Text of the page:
Lilly Venne '24
The year is 2019. It is Thanksgiving day at the house of Ella Venne ‘22. Venne gets dressed up in her best fall colors, cooks the day away and heads over to her aunt’s house in the afternoon. Everyone is there — grandparents, aunts, uncles, cousins — and they hug one another and talk in close proximity. Food is communal and shared at a table while everyone is sitting next to each other. People take sips out of other people’s drinks and lend their forks for extra bites of the potatoes. Uncle Joe talks about that one crazy play in the NFL game for 45 minutes while Aunt Susie worries about the dogs flipping over the beautifully prepared table. Yes, this is what a normal Thanksgiving looks like.
Fast forward to 2020 in California. Gatherings including more than three households are prohibited. Everyone must maintain a six-foot distance from each other at all times. People may only remove their face masks briefly to drink or eat and must put their masks back on immediately after. All gatherings must be held outside. Gatherings should be two hours or less.
That’s a lot of rules, and that’s a lot for the Venne family to consider as they plan this year’s Thanksgiving.
Ella Venne ‘22 will adjust to Covid by eating the main meal with her parents and sister, Lilly Venne ‘24, before going to her aunt and uncle’s house to join her extended family and eat dessert outside.
Thanksgiving is Venne’s favorite holiday, and she usually celebrates it with 10 family members, and they have traditions that are repeated every year.
“Usually, we all go to my aunt’s house in the afternoon around 3 p.m. We play basketball and just shoot the ball around. Then, we have the whole Thanksgiving dinner and are at the table talking for a really long time. After that, we usually sing Christmas carols around my aunt’s piano while she plays the piano. Finally, we watch ‘Planes, Trains, and Automobiles’ before heading home,” Venne said.
This year, Venne and her immediate family will eat at their own home.
“At my house, since we won’t be all together, my mom will make all of the usual dishes and get the recipes from my aunt, so we can all have the same food,” Venne said.
After dinner, she will head over to her aunt and uncle’s house, but not everything will be the same.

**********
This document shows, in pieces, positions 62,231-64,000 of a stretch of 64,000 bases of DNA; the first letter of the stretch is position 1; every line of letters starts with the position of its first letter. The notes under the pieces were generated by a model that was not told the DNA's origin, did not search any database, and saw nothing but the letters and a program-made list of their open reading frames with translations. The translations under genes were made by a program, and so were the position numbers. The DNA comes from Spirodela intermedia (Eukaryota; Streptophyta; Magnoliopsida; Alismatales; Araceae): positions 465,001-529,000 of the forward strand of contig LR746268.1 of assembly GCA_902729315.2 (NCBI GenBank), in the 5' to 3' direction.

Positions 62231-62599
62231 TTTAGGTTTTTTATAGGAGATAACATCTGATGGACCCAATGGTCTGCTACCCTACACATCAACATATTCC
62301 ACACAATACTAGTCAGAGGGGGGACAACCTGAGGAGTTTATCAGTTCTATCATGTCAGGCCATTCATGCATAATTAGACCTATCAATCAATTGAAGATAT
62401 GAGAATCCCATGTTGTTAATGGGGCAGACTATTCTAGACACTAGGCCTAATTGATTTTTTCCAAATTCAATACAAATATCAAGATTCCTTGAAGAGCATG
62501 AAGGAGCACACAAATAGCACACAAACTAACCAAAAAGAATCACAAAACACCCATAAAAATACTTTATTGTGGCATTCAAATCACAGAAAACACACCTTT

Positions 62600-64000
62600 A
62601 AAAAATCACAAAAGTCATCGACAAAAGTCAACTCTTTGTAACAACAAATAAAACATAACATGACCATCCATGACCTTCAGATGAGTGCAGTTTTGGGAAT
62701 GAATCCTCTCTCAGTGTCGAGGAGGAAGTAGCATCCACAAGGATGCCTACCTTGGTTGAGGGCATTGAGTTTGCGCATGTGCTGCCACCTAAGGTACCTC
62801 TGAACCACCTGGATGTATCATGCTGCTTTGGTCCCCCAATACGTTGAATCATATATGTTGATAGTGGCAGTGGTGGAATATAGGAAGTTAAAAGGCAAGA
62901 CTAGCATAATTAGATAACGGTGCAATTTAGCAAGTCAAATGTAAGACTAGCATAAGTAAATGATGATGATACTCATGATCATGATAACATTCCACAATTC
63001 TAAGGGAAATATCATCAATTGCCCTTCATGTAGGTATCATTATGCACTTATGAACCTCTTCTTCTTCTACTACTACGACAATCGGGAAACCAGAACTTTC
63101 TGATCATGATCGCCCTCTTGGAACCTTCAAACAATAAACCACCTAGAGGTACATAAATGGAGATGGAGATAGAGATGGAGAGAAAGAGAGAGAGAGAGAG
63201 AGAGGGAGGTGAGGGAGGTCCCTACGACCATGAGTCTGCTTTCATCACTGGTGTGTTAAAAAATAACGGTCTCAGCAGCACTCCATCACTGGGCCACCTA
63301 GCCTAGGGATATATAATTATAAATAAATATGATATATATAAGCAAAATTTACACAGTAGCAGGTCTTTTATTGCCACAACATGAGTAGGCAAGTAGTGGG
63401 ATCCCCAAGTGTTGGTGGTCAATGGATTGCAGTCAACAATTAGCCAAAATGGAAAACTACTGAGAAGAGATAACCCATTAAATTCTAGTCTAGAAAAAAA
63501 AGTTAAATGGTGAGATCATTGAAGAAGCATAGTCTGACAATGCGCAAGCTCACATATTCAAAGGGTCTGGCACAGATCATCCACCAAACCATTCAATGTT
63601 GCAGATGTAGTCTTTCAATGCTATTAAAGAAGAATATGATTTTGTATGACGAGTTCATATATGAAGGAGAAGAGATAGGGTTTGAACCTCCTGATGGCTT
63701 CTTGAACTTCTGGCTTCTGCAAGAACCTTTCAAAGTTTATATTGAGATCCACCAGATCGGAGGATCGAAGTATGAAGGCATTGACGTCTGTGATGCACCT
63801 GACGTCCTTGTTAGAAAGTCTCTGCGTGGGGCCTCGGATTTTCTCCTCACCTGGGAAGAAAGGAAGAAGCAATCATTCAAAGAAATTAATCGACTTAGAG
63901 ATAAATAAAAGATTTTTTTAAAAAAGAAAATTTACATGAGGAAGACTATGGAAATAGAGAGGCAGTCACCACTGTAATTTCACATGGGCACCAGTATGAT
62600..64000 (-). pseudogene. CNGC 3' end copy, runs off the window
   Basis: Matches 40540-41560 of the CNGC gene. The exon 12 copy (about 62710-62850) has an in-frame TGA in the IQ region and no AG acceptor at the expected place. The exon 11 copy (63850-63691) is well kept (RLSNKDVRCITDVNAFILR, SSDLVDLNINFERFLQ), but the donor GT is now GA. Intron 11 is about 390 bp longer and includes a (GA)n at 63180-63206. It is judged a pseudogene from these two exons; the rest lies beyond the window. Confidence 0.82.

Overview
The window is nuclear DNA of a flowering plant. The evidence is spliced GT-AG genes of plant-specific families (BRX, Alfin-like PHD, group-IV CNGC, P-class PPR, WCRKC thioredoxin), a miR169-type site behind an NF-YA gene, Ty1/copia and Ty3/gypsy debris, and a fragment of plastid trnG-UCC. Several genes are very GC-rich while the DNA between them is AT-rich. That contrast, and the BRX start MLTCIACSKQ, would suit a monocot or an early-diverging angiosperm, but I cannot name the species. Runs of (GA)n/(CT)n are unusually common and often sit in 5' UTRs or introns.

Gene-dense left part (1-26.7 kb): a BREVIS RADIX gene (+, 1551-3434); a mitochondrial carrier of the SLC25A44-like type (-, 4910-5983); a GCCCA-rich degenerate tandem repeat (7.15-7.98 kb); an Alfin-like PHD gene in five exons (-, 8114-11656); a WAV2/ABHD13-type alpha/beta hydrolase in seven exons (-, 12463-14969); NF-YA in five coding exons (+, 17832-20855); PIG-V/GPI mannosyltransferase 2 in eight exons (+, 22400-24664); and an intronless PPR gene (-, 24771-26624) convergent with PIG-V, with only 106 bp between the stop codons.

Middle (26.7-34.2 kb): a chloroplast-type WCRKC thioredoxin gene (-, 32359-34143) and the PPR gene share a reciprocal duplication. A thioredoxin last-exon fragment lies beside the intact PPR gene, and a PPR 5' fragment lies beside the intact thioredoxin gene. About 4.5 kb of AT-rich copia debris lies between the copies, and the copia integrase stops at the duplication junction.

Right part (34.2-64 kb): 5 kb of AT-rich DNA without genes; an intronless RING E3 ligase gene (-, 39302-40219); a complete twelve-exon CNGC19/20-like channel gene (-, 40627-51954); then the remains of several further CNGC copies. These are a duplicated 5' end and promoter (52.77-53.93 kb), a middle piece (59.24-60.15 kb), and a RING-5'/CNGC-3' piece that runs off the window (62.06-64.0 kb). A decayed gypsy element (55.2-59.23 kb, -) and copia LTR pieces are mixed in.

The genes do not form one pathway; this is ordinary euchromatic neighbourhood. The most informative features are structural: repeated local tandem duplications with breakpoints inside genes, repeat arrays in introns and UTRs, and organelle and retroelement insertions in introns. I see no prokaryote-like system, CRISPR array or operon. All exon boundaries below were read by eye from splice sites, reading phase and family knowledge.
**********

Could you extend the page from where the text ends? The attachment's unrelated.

“I don’t think we will be able to watch the movie, and we definitely won’t be able to sing or play basketball because we’re trying to stay distanced from each other. We will try to stay outside as best as we can and stay in her backyard, besides going inside to get the food,” Venne said.
Her aunt’s pumpkin pie is a Venne family favorite, but each household will bring its own dessert this year.
“We will bring our own desserts, and I had hoped we would use the same pumpkin pie recipe, but my aunt is the only one who knows how to do that since she makes the dough and everything else,” Venne said.
The Venne’s are not risking anything this year. Forget the fancy plates and grandma’s expensive China.
“I’m assuming my aunt will have paper plates and plastic forks, so everything is disposable. We will also have things pre-wrapped so people won’t touch everything,” Venne said.
The Venne’s are going to be careful around the grandparents but be a bit looser around the other family members.
“My grandparents don’t want to come in close contact with us, so we will keep our distance from them. With my aunt and her family, we will do a quick side hug or shoulder tap. We try to stay away from family, but we definitely come a little closer to my aunt, uncle, and cousin,” Venne said.
How is Ella feeling about the new Thanksgiving this year?
“Initially, I was sad that we wouldn’t have our normal family dinner because I love Thanksgiving, but I was relieved when my family decided to do a shorter version of what we usually do with our dessert. I have mixed feelings, but I’m pretty excited about how we will be doing things in light of the current situation,” Venne said.